A U.S. scientist has created a computer chip consisting of thousands of electrodes yielding molecules that bind to receptor sites.
Chemistry Professor Kevin Moeller of Washington University in St. Louis said the electrodes on the chip can be used to monitor the biological behavior of up to 12,000 molecules at the same time.
Moeller and colleagues are pioneering new methods for building libraries of small molecules on addressable electrode arrays so the molecules can be monitored in real-time and, in turn, used to probe the binding requirements of drug receptor sites.
The electrochemically addressable chips represent a new environment for synthetic organic chemistry, he said, changing the way chemists and biomedical researchers make molecules, build molecular libraries and understand the mechanisms by which molecules bind to receptor sites.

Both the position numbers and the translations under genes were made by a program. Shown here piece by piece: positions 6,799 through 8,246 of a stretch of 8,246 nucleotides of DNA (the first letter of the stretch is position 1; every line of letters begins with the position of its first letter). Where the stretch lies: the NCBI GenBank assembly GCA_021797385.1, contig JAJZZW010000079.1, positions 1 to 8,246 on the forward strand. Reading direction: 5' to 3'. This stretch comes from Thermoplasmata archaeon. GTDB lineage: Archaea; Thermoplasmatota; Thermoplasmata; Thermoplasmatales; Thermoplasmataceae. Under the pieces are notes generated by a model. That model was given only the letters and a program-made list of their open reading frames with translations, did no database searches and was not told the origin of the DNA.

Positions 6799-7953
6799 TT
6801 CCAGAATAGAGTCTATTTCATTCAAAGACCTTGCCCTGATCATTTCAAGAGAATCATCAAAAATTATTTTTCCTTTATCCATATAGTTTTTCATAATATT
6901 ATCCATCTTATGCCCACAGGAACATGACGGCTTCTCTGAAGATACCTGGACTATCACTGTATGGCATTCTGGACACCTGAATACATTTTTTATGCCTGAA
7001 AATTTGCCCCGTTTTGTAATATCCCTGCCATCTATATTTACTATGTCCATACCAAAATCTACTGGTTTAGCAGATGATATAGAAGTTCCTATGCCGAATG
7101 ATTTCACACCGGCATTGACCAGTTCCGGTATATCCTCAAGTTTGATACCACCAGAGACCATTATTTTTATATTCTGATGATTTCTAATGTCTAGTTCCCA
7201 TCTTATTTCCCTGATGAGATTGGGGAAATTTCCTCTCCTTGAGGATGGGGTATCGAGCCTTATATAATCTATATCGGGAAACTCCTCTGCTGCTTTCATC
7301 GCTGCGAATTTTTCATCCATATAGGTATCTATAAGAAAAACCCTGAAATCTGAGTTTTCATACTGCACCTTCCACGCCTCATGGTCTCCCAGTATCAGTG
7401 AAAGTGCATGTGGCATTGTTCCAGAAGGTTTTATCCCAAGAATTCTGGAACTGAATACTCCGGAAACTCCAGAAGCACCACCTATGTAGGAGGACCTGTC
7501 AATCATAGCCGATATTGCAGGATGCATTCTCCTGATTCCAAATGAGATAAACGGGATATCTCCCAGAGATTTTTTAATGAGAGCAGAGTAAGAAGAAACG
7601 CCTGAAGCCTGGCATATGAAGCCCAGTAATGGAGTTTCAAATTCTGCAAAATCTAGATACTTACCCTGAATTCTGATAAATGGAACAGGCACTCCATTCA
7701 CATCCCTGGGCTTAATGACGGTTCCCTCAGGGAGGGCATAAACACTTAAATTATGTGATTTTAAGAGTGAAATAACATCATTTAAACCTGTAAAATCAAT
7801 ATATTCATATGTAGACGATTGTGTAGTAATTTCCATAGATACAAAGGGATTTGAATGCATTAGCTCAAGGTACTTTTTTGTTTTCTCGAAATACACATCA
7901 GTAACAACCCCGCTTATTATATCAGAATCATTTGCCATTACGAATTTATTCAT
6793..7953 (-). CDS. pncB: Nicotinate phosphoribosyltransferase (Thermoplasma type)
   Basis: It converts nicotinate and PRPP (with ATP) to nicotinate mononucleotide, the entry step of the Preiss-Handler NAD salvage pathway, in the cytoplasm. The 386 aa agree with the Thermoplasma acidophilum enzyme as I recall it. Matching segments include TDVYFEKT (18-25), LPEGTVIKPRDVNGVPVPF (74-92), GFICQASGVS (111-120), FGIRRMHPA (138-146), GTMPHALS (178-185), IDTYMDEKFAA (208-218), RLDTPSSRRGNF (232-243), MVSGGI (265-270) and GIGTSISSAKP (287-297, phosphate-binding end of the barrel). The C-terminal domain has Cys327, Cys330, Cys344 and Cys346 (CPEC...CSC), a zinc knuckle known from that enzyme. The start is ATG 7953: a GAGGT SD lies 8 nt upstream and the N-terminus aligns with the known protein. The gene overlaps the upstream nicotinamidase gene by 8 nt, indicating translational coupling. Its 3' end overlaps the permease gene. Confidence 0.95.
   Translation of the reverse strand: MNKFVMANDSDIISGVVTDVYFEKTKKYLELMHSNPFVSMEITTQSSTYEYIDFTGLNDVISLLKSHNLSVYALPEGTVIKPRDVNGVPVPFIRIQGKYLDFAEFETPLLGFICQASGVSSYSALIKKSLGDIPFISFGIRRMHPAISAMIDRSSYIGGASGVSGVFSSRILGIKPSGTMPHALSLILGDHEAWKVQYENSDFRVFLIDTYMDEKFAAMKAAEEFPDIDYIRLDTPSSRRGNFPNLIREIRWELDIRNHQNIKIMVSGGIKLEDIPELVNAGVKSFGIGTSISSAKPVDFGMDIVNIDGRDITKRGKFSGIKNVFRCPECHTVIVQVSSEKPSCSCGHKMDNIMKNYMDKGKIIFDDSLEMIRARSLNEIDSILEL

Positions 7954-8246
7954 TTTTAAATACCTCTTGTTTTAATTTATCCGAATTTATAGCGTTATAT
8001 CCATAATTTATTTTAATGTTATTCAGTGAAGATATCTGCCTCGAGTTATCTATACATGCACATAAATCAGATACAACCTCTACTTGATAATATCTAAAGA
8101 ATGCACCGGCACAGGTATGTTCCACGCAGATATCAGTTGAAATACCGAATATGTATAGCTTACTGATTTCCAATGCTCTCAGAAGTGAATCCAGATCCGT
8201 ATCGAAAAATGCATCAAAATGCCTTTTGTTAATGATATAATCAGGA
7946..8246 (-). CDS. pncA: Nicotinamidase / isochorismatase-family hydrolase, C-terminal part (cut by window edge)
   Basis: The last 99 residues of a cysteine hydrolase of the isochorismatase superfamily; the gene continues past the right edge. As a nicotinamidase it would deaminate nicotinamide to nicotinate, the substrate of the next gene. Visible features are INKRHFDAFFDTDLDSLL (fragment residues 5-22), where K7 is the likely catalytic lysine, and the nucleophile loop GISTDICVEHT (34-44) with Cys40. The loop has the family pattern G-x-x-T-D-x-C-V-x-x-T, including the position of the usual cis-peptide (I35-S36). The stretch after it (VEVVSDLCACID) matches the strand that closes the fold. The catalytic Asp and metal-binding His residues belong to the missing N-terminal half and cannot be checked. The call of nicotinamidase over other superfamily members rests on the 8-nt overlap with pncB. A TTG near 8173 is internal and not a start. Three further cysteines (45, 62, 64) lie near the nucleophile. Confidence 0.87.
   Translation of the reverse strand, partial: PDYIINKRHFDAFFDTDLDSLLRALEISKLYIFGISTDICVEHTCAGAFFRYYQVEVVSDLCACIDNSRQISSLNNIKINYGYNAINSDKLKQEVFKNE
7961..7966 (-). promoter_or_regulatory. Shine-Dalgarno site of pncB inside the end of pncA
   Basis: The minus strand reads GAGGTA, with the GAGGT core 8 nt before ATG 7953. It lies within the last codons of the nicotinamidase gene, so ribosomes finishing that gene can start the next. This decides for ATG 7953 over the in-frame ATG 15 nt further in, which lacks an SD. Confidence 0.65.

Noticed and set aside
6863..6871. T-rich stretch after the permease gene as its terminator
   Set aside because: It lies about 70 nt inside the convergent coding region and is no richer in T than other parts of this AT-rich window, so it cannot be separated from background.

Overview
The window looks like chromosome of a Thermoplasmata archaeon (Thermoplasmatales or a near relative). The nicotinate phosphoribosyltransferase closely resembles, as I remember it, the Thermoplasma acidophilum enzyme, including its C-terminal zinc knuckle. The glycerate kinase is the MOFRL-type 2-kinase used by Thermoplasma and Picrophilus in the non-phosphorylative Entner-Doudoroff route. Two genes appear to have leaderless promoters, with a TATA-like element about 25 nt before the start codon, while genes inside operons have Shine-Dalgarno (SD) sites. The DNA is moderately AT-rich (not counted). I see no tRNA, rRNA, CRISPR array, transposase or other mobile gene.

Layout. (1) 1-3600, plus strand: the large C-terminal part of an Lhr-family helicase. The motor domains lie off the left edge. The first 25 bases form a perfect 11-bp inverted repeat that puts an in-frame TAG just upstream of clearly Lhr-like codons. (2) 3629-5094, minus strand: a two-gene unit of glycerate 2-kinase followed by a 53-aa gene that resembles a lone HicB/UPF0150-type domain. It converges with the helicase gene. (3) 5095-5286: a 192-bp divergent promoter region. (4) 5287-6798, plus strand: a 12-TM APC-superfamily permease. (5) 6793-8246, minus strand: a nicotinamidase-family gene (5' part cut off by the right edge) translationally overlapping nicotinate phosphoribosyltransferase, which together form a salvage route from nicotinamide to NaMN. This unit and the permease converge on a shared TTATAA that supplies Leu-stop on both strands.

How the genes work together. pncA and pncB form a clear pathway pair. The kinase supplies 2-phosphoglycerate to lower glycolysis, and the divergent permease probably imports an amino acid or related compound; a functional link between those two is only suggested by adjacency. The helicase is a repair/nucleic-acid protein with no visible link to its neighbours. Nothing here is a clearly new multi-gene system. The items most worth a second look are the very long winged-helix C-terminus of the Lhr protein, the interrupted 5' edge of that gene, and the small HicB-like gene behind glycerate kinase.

"We believe we can move most of modern synthetic organic chemistry to this electrochemically addressable chip," said Moeller. "It's a tool, still being developed, to map receptors. We're right at the cusp of things."
Moeller discussed the technology in a recent article in the Journal of the American Chemical Society and presented his work Monday in Chicago during the 211th National Meeting of the Electrochemistry Society.
Copyright 2007 by United Press International
Explore further: Chemistry of seabed's hot vents could explain emergence of life